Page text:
IT’S a sobering fact that sexual violence and harassment is a problem on Ireland’s higher-level campuses and is significantly under-reported.
As students return to college, higher level institutions around the country, including UCC, are putting in place a wide range of measures to drive awareness and to strongly encourage conversations on consent.
In a sector-wide initiative, the #UnmuteConsent campaign has been launched to mobilise students to enhance their own knowledge about consent and to speak out when they experience or witness unacceptable behaviour.
This campaign has the strong backing of:
The Union of Students in Ireland and the Active* Consent Programme completed a Sexual Experiences Survey with 6,026 respondents from undergraduate and postgraduate students across Irish higher education in 2020. The findings were stark.
52% of females had been subjected to unwanted sexual touching, attempted or completed penetration since they had started in college. The comparative percentage for males was 27%.
And almost 50% of non-binary individuals had experienced unwanted sexual misconduct while they were in college. Most of the students surveyed knew the perpetrator. This is the first time that we have concrete data in the Irish higher education scene.
We are a product of our society, so there is a good chance that there are similar levels of sexual violence and harassment across the broader community.
Even though this issue has broad societal implications, higher education institutions, as centres of education and research, are well positioned to lead social discourse and drive active responses.
However, it is important to recognise that there is no quick fix. Getting to grips with an issue of this complexity requires a sustained commitment, effective strategic execution, and serious resourcing. The target audience is constantly evolving as students enter and depart higher level education. Staff are also a target audience in terms of mobilisation.
Ireland’s higher education institutions have embraced the National Consent Framework, which provides a roadmap to develop a coherent approach towards addressing sexual violence and harassment through practical actions, with associated timelines and measurable outcomes.
To be grounded in the reality of the survivor experience, active engagement is underway with local and national expert groups for advocacy, trauma and support.
As students return to campuses at UCC and around the country, consent will form part of their induction programme, in addition to advice on tools and support available. The #UnmuteConsent campaign is an important facilitator in this regard.
The campaign encourages students to:
- Speak out or report when they experience or see unacceptable behaviour.
- Actively challenge perceived norms of unacceptable behaviour
- Talk about consent and relationships in a positive and confident manner
- Practice consent in their own relationships and interactions.
Additionally, students in UCC and in Higher Level institutions across Ireland will receive Bystander Intervention training at Orientation to introduce them to their capacity to actively challenge unacceptable behaviour and to speak out against all forms of sexual harassment and violence. The UCC Bystander Intervention programme educates students to identify acts of sexual misconduct, cultivates their sense of personal responsibility to support friends in uncomfortable or threatening situations and empowers them to make safe and effective interventions, demanding a safer and more respectful campus for all.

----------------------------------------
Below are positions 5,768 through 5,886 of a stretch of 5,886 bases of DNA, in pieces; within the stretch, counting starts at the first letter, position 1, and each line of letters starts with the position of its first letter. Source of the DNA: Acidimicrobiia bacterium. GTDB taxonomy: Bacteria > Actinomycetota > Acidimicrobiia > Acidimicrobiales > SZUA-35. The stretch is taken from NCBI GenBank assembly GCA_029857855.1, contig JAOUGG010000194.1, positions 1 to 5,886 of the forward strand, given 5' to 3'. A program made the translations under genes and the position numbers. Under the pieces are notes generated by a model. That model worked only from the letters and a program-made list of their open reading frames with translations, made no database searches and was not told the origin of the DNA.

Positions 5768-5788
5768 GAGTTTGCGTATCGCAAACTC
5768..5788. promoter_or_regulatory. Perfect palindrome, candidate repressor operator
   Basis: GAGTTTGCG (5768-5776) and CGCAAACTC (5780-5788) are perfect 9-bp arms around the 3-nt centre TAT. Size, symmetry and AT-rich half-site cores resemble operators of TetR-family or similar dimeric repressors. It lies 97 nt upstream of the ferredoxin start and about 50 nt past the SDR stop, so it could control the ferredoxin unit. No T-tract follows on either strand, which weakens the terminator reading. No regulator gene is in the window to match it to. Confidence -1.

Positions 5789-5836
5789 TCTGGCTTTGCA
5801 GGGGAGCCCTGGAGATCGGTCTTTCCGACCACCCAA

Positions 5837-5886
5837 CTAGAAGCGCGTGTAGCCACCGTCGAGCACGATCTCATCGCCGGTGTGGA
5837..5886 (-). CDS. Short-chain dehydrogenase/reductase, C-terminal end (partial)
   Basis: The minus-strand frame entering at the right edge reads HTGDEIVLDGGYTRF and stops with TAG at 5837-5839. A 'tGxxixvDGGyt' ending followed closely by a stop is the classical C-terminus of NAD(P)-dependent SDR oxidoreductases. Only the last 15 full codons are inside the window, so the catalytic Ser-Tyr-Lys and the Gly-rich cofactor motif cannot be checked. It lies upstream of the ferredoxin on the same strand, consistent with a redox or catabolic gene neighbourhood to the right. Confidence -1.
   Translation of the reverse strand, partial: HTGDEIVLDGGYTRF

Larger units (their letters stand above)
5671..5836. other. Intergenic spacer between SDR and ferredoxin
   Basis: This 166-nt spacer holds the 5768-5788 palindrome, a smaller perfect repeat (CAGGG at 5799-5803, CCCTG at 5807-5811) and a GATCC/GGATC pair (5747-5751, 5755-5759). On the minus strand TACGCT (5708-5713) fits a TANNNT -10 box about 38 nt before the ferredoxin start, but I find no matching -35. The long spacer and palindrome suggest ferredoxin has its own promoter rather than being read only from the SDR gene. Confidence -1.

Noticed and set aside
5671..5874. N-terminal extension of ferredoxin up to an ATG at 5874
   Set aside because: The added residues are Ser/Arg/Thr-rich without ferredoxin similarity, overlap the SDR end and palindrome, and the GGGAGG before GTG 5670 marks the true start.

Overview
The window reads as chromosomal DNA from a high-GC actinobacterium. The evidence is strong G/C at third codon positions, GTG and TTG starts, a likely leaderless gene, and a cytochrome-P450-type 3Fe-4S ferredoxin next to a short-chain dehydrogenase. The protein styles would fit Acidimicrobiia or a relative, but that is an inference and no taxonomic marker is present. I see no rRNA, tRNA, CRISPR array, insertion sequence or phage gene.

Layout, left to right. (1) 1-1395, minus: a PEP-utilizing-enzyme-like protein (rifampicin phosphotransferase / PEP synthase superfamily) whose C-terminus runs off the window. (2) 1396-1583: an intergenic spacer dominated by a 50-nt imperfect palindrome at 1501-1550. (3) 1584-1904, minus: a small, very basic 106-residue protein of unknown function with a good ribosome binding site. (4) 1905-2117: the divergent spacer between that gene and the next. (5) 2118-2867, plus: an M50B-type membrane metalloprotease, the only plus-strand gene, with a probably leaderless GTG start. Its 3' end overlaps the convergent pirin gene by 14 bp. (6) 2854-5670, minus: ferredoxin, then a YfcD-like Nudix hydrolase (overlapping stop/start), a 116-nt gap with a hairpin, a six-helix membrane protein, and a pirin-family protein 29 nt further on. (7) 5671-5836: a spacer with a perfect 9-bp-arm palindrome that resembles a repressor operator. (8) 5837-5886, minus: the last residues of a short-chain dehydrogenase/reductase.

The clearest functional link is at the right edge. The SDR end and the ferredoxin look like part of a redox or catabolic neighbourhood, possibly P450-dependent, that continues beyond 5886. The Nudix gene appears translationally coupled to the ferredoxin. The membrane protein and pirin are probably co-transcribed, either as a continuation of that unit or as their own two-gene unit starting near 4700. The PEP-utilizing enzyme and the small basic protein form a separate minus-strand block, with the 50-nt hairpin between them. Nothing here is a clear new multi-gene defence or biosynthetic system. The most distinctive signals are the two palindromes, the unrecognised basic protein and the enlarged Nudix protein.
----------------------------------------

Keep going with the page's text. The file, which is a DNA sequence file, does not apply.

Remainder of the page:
The higher education institutions have committed to work collaboratively to create accessible systems for students and staff to safely disclose and report incidents.
It is critical that the reporting systems are transparent and inclusive, and that students and staff are confident in their effectiveness.
We are starting from a low base here because sadly, the Sexual Experiences Survey tells us that there has been a poor level of reporting amongst people that have been subjected to sexual harassment or violence.
Higher education institutions have a big job to do to build confidence in the reporting systems they have put in place. For starters, it is critical that those who come forward are not re-traumatised by the experience of reporting. This requires that institutions focus on trauma-informed and practical supports for disclosures.
There is also a challenge in how best to undertake investigations. Many of those who deal with complaints and disciplinary procedures in higher education, require specialist training and access to additional experienced investigators to deal with complaints in an appropriate manner.
As more people report, the demand for counselling will also increase, underlining the importance of adequate resources to implement the systemic and cultural change envisaged.
For those who have the opportunity of further and higher education, it should provide a hugely stimulating, developmentally positive, and highly enjoyable time in their lives. Nobody should be subjected to harassment, coercion, abuse or violence. And if they find themselves the subject of such an experience, they must have the ability to report and the comfort of support. It’s a basic human right.
Finally, we encourage any student reading this article to find out more about the campaign at www.unmuteconsent.ie